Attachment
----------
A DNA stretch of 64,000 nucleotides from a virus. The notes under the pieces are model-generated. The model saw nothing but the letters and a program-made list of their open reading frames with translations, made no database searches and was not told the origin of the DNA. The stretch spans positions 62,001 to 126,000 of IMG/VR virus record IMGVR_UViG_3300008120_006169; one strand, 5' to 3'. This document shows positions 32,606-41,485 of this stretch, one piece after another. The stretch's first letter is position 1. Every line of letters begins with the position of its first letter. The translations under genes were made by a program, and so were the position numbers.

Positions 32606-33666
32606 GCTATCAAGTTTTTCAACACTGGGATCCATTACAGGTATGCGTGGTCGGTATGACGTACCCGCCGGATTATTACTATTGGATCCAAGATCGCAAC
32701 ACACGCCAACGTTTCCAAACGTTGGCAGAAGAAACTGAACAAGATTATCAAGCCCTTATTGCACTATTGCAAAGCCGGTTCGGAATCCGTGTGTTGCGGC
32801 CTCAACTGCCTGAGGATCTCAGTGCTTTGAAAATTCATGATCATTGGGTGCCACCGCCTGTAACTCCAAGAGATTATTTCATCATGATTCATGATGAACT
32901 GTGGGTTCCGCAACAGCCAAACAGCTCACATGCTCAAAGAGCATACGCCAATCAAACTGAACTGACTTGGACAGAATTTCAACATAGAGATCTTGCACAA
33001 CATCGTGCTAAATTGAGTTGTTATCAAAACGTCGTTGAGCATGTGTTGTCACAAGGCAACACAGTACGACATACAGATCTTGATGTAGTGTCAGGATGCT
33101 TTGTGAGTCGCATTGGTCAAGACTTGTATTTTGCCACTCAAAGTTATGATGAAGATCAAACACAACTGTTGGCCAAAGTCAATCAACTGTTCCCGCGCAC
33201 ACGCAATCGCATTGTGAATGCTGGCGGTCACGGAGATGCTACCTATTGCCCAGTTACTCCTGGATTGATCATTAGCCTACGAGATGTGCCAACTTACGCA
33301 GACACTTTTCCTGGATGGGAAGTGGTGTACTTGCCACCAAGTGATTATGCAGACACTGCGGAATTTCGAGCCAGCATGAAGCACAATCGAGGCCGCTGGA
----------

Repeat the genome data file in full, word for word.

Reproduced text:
A DNA stretch of 64,000 nucleotides from a virus. The notes under the pieces are model-generated. The model saw nothing but the letters and a program-made list of their open reading frames with translations, made no database searches and was not told the origin of the DNA. The stretch spans positions 62,001 to 126,000 of IMG/VR virus record IMGVR_UViG_3300008120_006169; one strand, 5' to 3'. This document shows positions 32,606-41,485 of this stretch, one piece after another. The stretch's first letter is position 1. Every line of letters begins with the position of its first letter. The translations under genes were made by a program, and so were the position numbers.

Positions 32606-33666
32606 GCTATCAAGTTTTTCAACACTGGGATCCATTACAGGTATGCGTGGTCGGTATGACGTACCCGCCGGATTATTACTATTGGATCCAAGATCGCAAC
32701 ACACGCCAACGTTTCCAAACGTTGGCAGAAGAAACTGAACAAGATTATCAAGCCCTTATTGCACTATTGCAAAGCCGGTTCGGAATCCGTGTGTTGCGGC
32801 CTCAACTGCCTGAGGATCTCAGTGCTTTGAAAATTCATGATCATTGGGTGCCACCGCCTGTAACTCCAAGAGATTATTTCATCATGATTCATGATGAACT
32901 GTGGGTTCCGCAACAGCCAAACAGCTCACATGCTCAAAGAGCATACGCCAATCAAACTGAACTGACTTGGACAGAATTTCAACATAGAGATCTTGCACAA
33001 CATCGTGCTAAATTGAGTTGTTATCAAAACGTCGTTGAGCATGTGTTGTCACAAGGCAACACAGTACGACATACAGATCTTGATGTAGTGTCAGGATGCT
33101 TTGTGAGTCGCATTGGTCAAGACTTGTATTTTGCCACTCAAAGTTATGATGAAGATCAAACACAACTGTTGGCCAAAGTCAATCAACTGTTCCCGCGCAC
33201 ACGCAATCGCATTGTGAATGCTGGCGGTCACGGAGATGCTACCTATTGCCCAGTTACTCCTGGATTGATCATTAGCCTACGAGATGTGCCAACTTACGCA
33301 GACACTTTTCCTGGATGGGAAGTGGTGTACTTGCCACCAAGTGATTATGCAGACACTGCGGAATTTCGAGCCAGCATGAAGCACAATCGAGGCCGCTGGA